Woman of the Century/Augusta Cooper Bristol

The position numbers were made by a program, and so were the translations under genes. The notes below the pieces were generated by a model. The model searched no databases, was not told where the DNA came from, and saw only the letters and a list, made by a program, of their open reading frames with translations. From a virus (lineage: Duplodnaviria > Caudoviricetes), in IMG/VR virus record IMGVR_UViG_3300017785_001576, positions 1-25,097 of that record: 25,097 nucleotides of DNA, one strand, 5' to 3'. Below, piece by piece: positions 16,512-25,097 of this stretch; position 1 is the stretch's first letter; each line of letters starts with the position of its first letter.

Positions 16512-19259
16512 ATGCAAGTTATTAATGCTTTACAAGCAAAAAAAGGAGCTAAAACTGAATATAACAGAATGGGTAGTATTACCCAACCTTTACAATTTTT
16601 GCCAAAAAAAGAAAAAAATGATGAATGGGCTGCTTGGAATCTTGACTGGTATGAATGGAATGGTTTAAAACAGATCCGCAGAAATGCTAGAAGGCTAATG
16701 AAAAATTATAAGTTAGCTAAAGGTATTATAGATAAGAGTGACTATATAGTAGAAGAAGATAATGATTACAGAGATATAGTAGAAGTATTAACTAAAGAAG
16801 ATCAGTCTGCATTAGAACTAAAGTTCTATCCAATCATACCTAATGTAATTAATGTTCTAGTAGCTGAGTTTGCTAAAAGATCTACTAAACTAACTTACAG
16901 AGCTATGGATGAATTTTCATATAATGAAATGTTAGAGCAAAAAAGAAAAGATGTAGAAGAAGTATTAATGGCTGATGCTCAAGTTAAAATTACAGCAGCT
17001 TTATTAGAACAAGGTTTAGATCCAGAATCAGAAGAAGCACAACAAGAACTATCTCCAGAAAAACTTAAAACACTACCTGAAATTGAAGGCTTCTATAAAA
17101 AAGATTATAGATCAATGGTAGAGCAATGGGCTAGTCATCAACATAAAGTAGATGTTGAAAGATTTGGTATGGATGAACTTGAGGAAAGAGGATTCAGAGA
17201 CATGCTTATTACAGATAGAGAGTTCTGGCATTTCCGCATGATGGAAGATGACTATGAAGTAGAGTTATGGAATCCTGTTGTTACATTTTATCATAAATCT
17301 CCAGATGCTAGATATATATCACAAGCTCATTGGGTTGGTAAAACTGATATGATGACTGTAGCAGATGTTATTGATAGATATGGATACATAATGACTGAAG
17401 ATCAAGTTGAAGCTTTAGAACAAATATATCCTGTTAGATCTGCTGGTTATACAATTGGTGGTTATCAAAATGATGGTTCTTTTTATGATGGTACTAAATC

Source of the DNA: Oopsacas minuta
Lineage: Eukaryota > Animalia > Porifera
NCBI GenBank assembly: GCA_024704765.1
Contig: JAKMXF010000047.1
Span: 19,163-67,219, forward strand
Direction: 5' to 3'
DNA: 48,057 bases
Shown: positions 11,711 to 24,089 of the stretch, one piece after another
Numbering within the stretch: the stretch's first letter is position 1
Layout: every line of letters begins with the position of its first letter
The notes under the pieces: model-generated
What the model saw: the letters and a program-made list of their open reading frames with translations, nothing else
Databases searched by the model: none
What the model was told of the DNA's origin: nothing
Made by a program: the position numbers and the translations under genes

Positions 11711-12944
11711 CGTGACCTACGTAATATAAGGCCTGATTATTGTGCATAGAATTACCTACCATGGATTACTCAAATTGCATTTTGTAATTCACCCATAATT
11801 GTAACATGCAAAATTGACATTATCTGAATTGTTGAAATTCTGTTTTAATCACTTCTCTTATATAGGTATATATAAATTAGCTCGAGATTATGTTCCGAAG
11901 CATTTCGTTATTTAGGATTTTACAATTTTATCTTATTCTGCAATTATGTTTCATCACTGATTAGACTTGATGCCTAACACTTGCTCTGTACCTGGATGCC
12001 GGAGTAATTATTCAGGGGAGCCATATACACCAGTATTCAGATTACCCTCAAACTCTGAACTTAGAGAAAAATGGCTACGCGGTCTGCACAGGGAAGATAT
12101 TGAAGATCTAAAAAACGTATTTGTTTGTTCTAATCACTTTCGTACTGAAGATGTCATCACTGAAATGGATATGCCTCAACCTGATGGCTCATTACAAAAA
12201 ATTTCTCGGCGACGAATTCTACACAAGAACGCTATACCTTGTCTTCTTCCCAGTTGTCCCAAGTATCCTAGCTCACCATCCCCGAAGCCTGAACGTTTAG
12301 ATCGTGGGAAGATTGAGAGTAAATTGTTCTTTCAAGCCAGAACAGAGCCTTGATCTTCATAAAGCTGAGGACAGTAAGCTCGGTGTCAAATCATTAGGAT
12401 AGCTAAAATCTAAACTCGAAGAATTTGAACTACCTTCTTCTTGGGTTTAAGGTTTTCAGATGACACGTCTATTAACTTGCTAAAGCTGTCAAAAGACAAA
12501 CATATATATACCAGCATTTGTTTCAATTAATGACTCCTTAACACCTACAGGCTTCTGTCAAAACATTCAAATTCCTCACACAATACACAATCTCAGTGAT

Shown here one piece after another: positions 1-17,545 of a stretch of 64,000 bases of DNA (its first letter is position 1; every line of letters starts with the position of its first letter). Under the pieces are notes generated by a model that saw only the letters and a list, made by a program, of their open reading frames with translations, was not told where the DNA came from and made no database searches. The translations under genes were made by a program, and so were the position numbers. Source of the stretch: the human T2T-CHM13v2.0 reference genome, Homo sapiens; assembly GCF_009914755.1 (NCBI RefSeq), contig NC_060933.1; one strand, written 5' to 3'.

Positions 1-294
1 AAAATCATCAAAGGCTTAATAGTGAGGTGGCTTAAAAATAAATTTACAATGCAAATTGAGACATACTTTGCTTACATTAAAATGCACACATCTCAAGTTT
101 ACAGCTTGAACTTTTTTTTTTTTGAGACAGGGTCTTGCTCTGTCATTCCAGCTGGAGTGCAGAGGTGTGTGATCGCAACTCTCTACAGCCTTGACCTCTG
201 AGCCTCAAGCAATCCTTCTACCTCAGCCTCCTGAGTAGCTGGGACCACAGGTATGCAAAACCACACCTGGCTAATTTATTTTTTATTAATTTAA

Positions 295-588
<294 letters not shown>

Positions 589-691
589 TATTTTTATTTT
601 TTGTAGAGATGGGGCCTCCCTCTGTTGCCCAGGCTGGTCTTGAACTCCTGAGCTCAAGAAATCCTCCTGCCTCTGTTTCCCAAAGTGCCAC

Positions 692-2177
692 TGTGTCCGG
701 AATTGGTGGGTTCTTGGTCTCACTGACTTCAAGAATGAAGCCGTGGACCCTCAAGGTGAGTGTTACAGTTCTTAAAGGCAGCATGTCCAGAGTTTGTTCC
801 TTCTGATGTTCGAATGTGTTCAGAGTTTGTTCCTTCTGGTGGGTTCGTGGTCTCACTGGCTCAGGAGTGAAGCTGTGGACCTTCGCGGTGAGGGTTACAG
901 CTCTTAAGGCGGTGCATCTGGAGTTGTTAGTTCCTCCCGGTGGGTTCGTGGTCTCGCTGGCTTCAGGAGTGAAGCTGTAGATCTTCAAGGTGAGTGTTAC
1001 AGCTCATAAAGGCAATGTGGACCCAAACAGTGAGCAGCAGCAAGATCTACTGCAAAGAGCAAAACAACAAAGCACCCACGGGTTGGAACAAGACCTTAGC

BRISTOL. Mrs. Augusta Cooper, poet and lecturer, born in Croydon, N. H., 17th April, 1835. AUGUSTA COOPER BRISTOL. Her maiden name was Cooper, and she was the youngest of a family of ten children. She was a precocious child, and her poetical taste showed itself in her early infancy. Her first verses were written at the age of eight, and she had poems published when only fifteen. She was forward in mathematics and showed in her early life an aptitude for logical and philosophical reasoning. The greater part of her education was acquired in a public school, but she was also a student in Canaan Union Academy and Kimball Union Academy. She began teaching at fifteen and was thus employed summer and winter for seven years. At twenty-two years of age she was married to G. H. Kimball, from whom she was divorced live years later. In 1866 she was married to Louis Bristol, a lawyer of New Haven, Conn., and they removed to southern Illinois. In 1869 she published a volume of poems, and in that year she gave her first public lecture, which circumstance seems to have changed the course of her intellectual career. In 1872 she moved to Vineland, N. J., her present residence, from which date she has been called more before the public as a platform speaker. For four years she was president of the Ladies' Social Science Class in Vineland, N. J., giving lessons from Spencer and Carey every month. In the winter of 18S0 she gave a course of lectures before the New York Positivist Society on "The Involution of Character," followed by another course under the auspices of the Woman's Social Science Club of that city. In the following June she was sent by friends in New York to study the equitable association of labor and capital at the Familistere, in Guise, in France, founded by M. Godin. She was also commissioned to represent the New York Positivist Society in an international convention of liberal thinkers in Brussels in September. Remaining in the Familistere for three months and giving a lecture on the "Scientific Basis of Morality before the Brussels convention, she returned home and published the " Rules ana Statutes' of the association in Guise. In 1881 she was chosen State lecturer of the Patrons of Husbandry in New Jersey, and in the autumn of the following year was employed on a national lecture bureau of that order. Since her husband's death, which occurred in December, 1882, Mrs. Bristol has appeared but seldom on the public platform. She is occupied with the care of an estate and in directing the educational interests of her youngest daughter. Some of her philosophic and scientific lectures have been translated and published in foreign countries.